City National Bank investment leaders remain confident in the U.S. economy. They expect high inflation to ease by the second half of 2022 as supply chain bottlenecks resolve themselves.
“The economic backdrop still remains very positive. Consumers continue to spend money, they are driving the recovery," said Ben Goetsch, senior investment strategist at the bank's investment advisory organization, City National Rochdale, during a recent market update.
Now at a 30-year high, inflation is likely to peak this quarter and remain high into the mew year, then start to taper off after the first quarter, said Paul Single, City National Rochdale managing director, senior economist and senior portfolio manager.
Given high equity valuations, low interest rates and an outlook for strong American corporate earnings, the investment team maintains its preference for portfolios weighted toward U.S. and emerging market-Asia stocks and opportunistic fixed income, notably high-yield bonds.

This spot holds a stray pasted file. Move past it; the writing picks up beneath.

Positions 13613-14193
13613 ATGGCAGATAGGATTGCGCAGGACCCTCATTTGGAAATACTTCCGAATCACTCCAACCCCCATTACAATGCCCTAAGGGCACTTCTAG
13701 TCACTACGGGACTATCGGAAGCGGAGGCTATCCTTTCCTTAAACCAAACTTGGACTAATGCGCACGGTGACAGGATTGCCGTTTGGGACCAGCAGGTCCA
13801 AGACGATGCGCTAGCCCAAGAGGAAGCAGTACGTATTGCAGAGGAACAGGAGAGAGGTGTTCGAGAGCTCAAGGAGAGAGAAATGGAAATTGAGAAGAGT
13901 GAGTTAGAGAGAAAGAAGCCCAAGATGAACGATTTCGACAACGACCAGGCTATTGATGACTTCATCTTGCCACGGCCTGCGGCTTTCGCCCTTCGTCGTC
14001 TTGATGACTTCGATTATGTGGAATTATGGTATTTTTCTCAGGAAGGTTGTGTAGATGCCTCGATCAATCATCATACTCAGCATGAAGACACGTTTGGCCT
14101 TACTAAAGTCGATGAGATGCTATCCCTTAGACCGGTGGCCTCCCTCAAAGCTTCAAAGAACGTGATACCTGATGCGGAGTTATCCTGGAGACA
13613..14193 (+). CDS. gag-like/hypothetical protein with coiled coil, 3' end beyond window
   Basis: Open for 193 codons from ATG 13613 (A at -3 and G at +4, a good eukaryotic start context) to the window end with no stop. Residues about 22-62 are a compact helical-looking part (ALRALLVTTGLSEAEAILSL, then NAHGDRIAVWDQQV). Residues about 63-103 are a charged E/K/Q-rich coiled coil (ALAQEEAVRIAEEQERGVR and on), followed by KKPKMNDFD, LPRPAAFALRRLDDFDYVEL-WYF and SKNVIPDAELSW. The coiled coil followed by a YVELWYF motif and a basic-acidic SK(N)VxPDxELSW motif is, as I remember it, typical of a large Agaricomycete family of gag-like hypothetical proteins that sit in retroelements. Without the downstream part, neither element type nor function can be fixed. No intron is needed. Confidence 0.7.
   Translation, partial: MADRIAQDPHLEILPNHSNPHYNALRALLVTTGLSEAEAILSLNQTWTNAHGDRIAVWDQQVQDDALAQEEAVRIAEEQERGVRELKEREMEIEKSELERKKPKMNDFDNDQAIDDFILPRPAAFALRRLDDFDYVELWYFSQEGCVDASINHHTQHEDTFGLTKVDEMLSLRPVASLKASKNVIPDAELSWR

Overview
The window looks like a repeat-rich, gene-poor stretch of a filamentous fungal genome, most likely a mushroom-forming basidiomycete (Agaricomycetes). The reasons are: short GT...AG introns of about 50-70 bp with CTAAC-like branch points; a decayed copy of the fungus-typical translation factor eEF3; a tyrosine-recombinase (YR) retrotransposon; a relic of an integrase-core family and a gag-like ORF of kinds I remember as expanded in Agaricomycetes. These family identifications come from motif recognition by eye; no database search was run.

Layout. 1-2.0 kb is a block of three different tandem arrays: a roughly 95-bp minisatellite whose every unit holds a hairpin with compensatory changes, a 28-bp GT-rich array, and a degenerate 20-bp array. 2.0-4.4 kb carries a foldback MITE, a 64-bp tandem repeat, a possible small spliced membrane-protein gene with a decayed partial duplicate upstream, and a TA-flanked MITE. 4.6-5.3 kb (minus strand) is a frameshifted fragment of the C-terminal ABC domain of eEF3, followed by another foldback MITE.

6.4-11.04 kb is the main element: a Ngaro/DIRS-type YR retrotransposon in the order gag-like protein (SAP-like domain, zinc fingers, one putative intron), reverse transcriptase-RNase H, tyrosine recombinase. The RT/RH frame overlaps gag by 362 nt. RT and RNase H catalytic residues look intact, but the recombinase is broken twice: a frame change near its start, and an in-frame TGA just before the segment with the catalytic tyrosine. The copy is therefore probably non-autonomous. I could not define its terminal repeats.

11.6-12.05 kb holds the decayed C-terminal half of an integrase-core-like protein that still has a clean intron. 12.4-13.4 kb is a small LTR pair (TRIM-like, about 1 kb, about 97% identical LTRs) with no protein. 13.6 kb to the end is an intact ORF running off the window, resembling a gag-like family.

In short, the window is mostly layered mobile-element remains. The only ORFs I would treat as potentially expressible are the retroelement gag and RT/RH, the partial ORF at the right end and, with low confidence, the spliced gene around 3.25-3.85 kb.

The team expects positive, albeit moderate, returns in its portfolios.
Goetsch said that supply chain disruptions, a key inflation driver now, should resolve by the second half of next year. He explained that several dynamics tied to the pandemic, including volatility and dramatic shifts in consumer demand, have created these disruptions.
As consumers stayed home and canceled trips in response to the coronavirus outbreak, their spending shifted heavily away from services toward goods, including durable home improvement products, Goetsch noted, citing City National research and Bloomberg data.